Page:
Next week’s WRITE-BYTES Blog post will focus on SHOW VS TELL.

Every story begins with a scene. Whether you’re writing a memoir or novel, or even a short story, as a writer your goal is to focus on intentionally setting the scene.

There’s a lot to establish in terms of the setting in a scene, especially in the opening scene of the story. Details matter. What the character or narrator sees and feels need to be highlighted, especially those things that will come around again and have significance, a broader meaning. Smells, textures, observations, what’s happening in the character’s body, their desires, their yearnings all add depth to a scene. Date, time of day, location, season of year, colors, sounds, all of these elements can be described. And let me say again: those teensy details, weird things that the character or narrator notices, quirky things, minor things can serve to capture the intentional desired mood and tone of the scene.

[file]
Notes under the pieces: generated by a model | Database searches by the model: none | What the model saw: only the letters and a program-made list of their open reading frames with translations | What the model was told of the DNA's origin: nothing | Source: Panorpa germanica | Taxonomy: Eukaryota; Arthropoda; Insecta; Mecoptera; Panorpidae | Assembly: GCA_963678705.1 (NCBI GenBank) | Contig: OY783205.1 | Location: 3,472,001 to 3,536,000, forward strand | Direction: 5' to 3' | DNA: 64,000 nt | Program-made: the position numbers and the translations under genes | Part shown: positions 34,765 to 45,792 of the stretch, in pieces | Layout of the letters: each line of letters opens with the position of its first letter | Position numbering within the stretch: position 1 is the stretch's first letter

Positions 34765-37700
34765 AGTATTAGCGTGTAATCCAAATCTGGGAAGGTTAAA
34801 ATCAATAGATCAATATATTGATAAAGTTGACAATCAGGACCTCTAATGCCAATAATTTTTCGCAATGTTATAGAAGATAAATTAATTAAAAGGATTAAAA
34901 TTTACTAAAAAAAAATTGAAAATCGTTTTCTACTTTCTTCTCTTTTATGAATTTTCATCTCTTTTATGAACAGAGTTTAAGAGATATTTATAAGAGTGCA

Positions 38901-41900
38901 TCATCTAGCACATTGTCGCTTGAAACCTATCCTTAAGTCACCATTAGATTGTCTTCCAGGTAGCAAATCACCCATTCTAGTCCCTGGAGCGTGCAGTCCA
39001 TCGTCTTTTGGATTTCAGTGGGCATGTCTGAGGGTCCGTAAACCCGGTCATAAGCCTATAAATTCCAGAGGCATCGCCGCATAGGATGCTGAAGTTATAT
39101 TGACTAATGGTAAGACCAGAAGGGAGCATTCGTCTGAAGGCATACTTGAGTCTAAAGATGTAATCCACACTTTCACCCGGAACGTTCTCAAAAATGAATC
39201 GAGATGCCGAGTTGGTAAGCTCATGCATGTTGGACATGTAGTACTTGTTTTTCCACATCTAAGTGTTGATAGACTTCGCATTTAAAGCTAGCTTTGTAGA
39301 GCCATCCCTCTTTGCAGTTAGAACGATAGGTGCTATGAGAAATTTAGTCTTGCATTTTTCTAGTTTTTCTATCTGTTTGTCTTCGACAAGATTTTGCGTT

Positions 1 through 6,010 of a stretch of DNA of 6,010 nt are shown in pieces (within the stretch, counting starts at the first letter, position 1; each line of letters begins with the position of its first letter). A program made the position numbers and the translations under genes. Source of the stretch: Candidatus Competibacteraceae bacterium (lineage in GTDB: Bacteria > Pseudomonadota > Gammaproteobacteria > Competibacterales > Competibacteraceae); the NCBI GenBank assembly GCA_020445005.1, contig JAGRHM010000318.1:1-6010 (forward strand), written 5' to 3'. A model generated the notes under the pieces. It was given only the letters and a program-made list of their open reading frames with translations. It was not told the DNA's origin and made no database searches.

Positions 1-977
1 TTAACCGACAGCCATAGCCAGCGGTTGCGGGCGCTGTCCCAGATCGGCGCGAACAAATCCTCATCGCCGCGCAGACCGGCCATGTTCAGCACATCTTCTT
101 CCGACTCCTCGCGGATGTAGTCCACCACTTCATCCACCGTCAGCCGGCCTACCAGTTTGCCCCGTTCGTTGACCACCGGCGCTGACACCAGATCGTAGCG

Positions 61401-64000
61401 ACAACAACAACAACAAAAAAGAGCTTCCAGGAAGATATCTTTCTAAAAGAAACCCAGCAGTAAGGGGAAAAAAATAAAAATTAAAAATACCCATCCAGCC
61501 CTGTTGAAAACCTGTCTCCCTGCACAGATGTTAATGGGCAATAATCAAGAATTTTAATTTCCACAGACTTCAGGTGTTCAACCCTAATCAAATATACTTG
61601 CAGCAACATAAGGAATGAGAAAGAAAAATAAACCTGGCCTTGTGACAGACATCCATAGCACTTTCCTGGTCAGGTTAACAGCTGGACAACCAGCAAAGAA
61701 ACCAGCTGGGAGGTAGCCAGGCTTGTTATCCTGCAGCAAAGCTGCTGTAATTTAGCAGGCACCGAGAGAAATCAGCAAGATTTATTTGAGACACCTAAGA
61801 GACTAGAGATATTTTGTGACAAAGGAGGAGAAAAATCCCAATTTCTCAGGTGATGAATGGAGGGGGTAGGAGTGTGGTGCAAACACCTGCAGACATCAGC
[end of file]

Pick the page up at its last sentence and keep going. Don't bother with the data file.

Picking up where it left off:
Think of your writing as a cinematic work of art, one that you are crafting as if you are standing behind the camera and shooting the scene as a filmmaker. Or maybe imagine yourself as a fly on the wall watching from the ceiling of the room, noting every element, even the way the shadow falls on the pale blue wall opposite the king-sized bed, how the sun creeps in on a late afternoon through the slats of the dusty window blinds and throws diagonal strips of light on the antique oak armoire. These details will peak the reader’s interest and even capture their heart. Keep in mind that you can always cut out excess details when you edit. But first, get it all down. Go with the flow. Walk the room and read what you’ve written as if it is really happening in that spot.